Wendy's to Enter Russia Next Year
Wendy’s/Arby’s Group operates 3,700 Arby’s restaurants and 6,600 Wendy’s restaurants throughout the world.
Wendy's, the world's third-largest fast-food chain, is planning to enter the Russian market, and Mikhail Zelman's Food Service Capital is in talks with the U.S. company about purchasing franchising rights, Vedomosti has learned.
Food Service Capital is preparing to sign a franchising deal to bring Wendy's to Russia, several of the Russian firm's competitors told Vedomosti.
"Talks with Wendy's are in the final stages, and the first restaurants are planned to be opened in the first quarter of 2011," said a source close to Food Service Capital's owners.
The Russian firm's press service and Zelman declined to comment, while Wendy's did not respond to questions sent by Vedomosti. According to the Federal Service for Intellectual Property, the trademark "Wendy's" was registered in February.
Wendy's/Arby's Group specializes in sandwiches and hamburgers. It is developing the fast-food brands Arby's, with 3,700 restaurants, 69 percent of which are franchises, and Wendy's, with 6,600 restaurants, 79 percent of which are franchises, in 22 countries.
Food Service Capital is a holding company that in June united consumer assets owned by Zelman, metals billionaire Iskander Makhmudov and their partners. The businesses include Arpikom (28 restaurants under the brands Goodman Steak House, Filimonova and Yankel, Kolbasoff and Mama's Pasta), caterer Komfis, food delivery service Legion and Yedinaya Set Pitania, which was co-founded with Russian Railways and is the only food services operator for the Sapsan trains.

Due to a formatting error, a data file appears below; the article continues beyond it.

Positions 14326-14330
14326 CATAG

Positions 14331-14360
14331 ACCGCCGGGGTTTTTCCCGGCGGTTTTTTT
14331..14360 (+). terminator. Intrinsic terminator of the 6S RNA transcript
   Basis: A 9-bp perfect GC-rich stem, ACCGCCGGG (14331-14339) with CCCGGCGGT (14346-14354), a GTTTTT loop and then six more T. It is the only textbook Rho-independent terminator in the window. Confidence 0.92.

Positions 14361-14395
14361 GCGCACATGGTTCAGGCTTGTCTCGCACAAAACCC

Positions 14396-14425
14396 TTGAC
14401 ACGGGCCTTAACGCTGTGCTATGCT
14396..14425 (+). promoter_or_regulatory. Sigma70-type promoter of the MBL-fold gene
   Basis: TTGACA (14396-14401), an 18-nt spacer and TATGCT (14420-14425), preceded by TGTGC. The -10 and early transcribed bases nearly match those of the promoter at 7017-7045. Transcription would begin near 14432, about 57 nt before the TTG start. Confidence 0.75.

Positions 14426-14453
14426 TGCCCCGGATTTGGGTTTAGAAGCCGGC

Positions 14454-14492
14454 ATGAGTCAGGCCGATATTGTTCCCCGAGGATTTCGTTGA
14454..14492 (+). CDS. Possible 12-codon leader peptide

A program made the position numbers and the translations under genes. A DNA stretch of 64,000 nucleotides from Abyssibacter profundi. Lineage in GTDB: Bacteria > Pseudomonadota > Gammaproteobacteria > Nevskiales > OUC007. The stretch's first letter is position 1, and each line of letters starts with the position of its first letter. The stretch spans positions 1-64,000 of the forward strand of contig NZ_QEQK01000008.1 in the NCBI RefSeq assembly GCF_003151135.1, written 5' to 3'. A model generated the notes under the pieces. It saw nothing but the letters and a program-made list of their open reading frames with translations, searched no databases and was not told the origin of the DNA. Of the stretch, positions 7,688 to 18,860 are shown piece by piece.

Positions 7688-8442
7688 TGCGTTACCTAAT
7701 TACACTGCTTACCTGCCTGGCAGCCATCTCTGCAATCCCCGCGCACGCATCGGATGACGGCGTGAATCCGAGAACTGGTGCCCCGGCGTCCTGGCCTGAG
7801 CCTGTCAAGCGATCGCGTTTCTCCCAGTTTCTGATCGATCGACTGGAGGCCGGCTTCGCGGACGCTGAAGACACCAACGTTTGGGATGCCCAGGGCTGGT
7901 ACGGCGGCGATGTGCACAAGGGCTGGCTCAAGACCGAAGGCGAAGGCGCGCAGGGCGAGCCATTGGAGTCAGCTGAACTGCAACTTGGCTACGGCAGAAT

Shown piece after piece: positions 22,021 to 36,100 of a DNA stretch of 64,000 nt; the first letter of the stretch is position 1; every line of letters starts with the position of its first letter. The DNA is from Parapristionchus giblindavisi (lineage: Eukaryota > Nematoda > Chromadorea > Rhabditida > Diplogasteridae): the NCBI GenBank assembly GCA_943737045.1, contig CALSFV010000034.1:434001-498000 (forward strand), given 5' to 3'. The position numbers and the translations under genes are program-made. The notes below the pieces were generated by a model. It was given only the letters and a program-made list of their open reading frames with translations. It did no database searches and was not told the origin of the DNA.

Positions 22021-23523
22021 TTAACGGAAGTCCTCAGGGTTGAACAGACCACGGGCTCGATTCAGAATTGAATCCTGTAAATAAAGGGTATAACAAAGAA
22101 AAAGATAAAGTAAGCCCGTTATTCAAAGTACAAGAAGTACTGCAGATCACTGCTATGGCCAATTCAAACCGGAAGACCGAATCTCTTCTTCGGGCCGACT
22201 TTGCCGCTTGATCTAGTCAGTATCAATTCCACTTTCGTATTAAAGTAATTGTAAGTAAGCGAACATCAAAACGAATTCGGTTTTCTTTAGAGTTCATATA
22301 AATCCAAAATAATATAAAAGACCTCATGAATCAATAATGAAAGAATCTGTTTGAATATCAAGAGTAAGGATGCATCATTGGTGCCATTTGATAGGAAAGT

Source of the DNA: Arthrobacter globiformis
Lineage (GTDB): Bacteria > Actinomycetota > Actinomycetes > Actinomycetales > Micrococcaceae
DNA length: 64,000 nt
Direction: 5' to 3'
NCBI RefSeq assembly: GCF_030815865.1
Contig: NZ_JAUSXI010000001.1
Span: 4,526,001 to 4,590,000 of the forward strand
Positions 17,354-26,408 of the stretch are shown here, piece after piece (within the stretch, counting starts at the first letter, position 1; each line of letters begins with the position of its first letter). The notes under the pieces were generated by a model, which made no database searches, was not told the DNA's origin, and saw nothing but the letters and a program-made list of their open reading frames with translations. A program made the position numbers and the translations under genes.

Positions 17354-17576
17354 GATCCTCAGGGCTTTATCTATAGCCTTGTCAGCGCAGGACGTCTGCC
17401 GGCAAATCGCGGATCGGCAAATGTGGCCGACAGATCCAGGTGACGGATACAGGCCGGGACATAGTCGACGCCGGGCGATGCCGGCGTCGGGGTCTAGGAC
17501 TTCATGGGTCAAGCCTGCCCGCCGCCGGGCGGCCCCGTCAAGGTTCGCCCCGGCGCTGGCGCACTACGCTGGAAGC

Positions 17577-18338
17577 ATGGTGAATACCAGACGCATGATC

Moscow and St. Petersburg will each get 10 Wendy's restaurants, but the focus will be on regional cities.
"We're interested in cities with populations of up to 500,000 where there's no competition. The restaurants will be located near highways, gas stations and train stations," said the source close to Food Service Capital's owners.
None of Vedomosti's sources would disclose the planned investment volume. Valeria Silina, public relations director for Rosinter, said that opening a small restaurant, such as an 80-square-meter food court spot, would cost about $250,000.
Under the standard franchising agreement for Wendy's, which is available on the company's web site, the royalty is 4 percent of revenue. The partner is also required to make a one-off payment, which is $25,000 per restaurant in the United States.
Wendy's main competitors, McDonald's and Burger King, have already entered the Russian market.
The first McDonald's opened in Moscow 20 years ago, and the company now has 250 outlets across Russia — none of them franchises. Additionally, McDonald's is planning to open 40 to 45 restaurants per year from 2010 to 2012.
McDonald's press service declined to comment on its competitor's plans.
Burger King opened its first restaurant in Moscow in January, with the operator of the Russian coffee house chain Shokoladnitsa buying the franchise rights.
Yana Pesotskaya, head of Burger King in Russia, said Wendy's entry would not affect her company's plans.
"We're supporters of free competition, so we don't intend to change or alter our strategy. We've opened seven restaurants in seven months, and we're very pleased with the results," she said.